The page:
Does this fit the bill -

    Gets youngsters off the streets and gives them the help to turn their lives around.

    Centrepoint are specifically for homeless youth and provide accommodation and other services. Lots of young people coming out of care end up homeless and at great risk.
  • Ed-P
    Ed-P Posts: 107 Forumite

    Centrepoint are specifically for homeless youth and provide accommodation and other services. Lots of young people coming out of care end up homeless and at great risk.

    We have Centrepoint in Brighton and they do great work with younger homeless people. You can sponsor a room for £12 a month through them.
  • sooty&sweep
    sooty&sweep Posts: 1,316 Forumite
    Hi is a charity in Blackpool that offers a shelter for young people.

    They also support those young people to move forward with their lives.

    A very worthwhile charity !

  • Arthog
    Arthog Posts: 223
    First Anniversary First Post
    To echo what Savvy Sue said, and to digress slightly, It is very complex, and what is actually needed is Prevention Prevention Prevention.
    We are busy picking up the pieces and relieving the situation briefly but action is needed before the person becomes homeless.
    It would take a Support Worker to work briefly or longer-term with each person who may become homeless, and the list of issues is long. For example:
    Are they claiming all possible Benefits?
    Is there addiction draining their finances?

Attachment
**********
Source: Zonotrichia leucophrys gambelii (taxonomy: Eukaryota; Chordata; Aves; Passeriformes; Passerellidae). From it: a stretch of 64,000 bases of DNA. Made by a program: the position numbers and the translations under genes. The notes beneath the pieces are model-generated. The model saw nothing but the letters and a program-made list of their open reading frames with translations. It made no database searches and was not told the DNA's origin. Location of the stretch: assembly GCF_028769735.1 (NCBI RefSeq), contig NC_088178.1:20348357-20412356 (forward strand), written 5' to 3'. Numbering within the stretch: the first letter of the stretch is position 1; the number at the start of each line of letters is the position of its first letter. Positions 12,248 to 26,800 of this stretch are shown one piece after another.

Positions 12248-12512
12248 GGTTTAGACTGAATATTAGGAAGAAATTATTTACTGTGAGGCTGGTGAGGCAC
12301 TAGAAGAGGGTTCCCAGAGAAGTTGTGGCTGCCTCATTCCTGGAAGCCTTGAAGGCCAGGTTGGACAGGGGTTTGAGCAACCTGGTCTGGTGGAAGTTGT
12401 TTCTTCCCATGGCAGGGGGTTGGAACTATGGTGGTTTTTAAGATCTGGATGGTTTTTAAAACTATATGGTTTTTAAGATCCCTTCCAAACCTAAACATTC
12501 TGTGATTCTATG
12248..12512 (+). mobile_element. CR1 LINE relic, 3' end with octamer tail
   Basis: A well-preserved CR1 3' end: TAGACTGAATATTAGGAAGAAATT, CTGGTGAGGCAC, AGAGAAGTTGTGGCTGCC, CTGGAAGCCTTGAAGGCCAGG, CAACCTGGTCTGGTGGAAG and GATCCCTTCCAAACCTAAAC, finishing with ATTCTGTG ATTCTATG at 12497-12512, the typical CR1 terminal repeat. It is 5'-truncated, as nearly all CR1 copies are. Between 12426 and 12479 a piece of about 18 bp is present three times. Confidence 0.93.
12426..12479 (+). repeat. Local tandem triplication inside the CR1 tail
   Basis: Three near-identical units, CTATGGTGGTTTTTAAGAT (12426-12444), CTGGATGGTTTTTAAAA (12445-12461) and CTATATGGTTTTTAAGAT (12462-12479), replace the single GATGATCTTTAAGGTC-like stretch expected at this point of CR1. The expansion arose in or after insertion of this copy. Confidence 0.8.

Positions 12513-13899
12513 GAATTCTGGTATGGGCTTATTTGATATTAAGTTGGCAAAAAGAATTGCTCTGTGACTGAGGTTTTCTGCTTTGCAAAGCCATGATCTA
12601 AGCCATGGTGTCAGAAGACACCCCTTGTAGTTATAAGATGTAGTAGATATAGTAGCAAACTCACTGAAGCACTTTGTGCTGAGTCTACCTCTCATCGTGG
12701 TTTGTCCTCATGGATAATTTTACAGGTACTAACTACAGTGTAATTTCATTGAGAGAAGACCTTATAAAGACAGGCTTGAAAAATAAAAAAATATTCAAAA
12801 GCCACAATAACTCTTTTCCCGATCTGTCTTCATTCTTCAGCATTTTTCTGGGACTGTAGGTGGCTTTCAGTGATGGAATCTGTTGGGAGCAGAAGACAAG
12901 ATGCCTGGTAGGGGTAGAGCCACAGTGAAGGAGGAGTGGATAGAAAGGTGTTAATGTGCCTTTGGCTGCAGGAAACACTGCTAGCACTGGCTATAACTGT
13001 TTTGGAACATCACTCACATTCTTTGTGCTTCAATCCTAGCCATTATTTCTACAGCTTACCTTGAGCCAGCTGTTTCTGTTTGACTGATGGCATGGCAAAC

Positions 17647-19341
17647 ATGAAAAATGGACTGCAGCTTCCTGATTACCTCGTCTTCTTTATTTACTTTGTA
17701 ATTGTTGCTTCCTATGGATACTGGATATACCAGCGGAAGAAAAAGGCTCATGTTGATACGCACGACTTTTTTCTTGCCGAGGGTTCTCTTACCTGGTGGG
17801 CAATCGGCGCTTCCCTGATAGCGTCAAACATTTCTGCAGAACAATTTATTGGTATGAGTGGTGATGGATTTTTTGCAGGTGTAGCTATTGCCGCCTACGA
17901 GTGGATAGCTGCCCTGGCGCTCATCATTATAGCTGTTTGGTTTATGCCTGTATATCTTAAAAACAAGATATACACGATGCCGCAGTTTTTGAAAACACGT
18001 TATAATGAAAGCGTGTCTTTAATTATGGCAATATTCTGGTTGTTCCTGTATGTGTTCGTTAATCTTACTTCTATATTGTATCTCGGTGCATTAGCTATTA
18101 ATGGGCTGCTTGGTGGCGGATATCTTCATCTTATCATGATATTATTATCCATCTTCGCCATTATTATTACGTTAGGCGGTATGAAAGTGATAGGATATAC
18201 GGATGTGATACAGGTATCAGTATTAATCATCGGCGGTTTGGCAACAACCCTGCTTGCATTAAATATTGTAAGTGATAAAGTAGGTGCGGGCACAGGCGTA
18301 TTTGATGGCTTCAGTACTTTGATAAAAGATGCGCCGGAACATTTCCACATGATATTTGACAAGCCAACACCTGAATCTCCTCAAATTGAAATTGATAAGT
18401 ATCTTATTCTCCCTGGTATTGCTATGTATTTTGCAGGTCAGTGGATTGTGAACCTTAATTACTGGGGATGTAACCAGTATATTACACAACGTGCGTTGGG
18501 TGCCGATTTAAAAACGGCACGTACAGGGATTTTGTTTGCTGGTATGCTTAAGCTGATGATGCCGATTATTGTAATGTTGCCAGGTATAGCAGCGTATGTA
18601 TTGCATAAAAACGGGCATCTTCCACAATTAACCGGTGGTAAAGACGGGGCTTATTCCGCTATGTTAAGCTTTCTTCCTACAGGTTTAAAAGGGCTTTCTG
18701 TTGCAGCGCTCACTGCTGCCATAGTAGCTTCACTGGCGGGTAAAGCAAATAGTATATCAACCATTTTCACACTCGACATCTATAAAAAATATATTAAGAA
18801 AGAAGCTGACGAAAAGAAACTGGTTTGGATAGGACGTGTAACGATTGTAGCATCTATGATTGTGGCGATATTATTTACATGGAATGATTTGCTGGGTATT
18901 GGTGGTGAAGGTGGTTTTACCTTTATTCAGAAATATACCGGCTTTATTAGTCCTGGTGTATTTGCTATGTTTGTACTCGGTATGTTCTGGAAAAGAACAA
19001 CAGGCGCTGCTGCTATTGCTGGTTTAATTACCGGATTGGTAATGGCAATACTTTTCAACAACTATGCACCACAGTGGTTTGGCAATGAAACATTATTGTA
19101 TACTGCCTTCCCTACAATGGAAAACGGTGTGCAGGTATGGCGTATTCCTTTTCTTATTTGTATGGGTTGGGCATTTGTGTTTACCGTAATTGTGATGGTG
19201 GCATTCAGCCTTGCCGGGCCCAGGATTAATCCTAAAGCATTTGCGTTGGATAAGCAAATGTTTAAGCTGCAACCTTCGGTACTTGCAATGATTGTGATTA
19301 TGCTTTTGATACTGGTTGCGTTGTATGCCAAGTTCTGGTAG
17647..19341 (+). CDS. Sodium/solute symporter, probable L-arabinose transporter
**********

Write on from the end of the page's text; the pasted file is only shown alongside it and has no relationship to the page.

Is Counselling available to help them overcome past trauma?
    Are they able to budget their income?
    Are they motivated to make their life better?
    Is there antisocial behaviour which may result in eviction?
    Are they paying their rent?
    Is support needed to negotiate with parents to avoid a young person being 'thrown out' of the home?
    Have they rushed into a relationship with a partner they barely know only to find it has failed?

    I wonder how many of the Homeless Charities are lobbying our MPs to really help.
    It needs legal changes, education, financial education, good parenting, and so on, and starts on the day we are born.

    (I was a support worker for over 20 years while financially supporting a different homeless charity. I have also been homeless.)
  • splking
    splking Posts: 12
    First Anniversary
    Hi all,

    Apologies for the lack of reply. I can't tell you how helpful your replies have been, it's greatly appreciated.

    I have used the information above to reach out to almost every charity mentioned to start the process of trying to create fundraising partnerships with the startup I am working on. I really do hope we can help share the load with these amazing groups and people who so selflessly work to help those less fortunate than so many of us.

    Please do add to the list if you know of any other local organisations who could do with more support.

    As the weather turns especially harsh this week I can only imagine how difficult it must be for those who don't have a home, it's a situation that really shouldn't be as prolific as it is in this wealthy country.